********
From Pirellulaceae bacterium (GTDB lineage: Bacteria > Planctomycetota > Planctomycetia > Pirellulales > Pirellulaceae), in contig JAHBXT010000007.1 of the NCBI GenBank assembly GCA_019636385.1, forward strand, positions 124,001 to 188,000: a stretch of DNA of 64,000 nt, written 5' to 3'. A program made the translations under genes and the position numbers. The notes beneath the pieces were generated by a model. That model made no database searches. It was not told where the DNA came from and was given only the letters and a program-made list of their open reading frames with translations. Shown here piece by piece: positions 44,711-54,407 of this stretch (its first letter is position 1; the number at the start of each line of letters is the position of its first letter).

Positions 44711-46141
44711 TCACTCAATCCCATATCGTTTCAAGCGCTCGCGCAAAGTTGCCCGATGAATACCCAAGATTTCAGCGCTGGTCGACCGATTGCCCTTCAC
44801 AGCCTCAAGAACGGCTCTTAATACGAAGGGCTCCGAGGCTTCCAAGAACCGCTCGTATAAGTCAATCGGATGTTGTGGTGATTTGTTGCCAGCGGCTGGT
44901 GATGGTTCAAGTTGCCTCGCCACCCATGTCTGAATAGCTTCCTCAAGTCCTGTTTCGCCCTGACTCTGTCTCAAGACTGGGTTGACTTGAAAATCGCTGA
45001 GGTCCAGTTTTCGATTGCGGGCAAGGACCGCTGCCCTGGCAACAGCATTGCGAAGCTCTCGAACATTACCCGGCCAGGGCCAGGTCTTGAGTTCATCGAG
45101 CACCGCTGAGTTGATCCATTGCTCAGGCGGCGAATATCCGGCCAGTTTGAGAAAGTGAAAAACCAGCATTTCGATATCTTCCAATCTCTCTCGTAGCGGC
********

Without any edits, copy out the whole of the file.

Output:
From Pirellulaceae bacterium (GTDB lineage: Bacteria > Planctomycetota > Planctomycetia > Pirellulales > Pirellulaceae), in contig JAHBXT010000007.1 of the NCBI GenBank assembly GCA_019636385.1, forward strand, positions 124,001 to 188,000: a stretch of DNA of 64,000 nt, written 5' to 3'. A program made the translations under genes and the position numbers. The notes beneath the pieces were generated by a model. That model made no database searches. It was not told where the DNA came from and was given only the letters and a program-made list of their open reading frames with translations. Shown here piece by piece: positions 44,711-54,407 of this stretch (its first letter is position 1; the number at the start of each line of letters is the position of its first letter).

Positions 44711-46141
44711 TCACTCAATCCCATATCGTTTCAAGCGCTCGCGCAAAGTTGCCCGATGAATACCCAAGATTTCAGCGCTGGTCGACCGATTGCCCTTCAC
44801 AGCCTCAAGAACGGCTCTTAATACGAAGGGCTCCGAGGCTTCCAAGAACCGCTCGTATAAGTCAATCGGATGTTGTGGTGATTTGTTGCCAGCGGCTGGT
44901 GATGGTTCAAGTTGCCTCGCCACCCATGTCTGAATAGCTTCCTCAAGTCCTGTTTCGCCCTGACTCTGTCTCAAGACTGGGTTGACTTGAAAATCGCTGA
45001 GGTCCAGTTTTCGATTGCGGGCAAGGACCGCTGCCCTGGCAACAGCATTGCGAAGCTCTCGAACATTACCCGGCCAGGGCCAGGTCTTGAGTTCATCGAG
45101 CACCGCTGAGTTGATCCATTGCTCAGGCGGCGAATATCCGGCCAGTTTGAGAAAGTGAAAAACCAGCATTTCGATATCTTCCAATCTCTCTCGTAGCGGC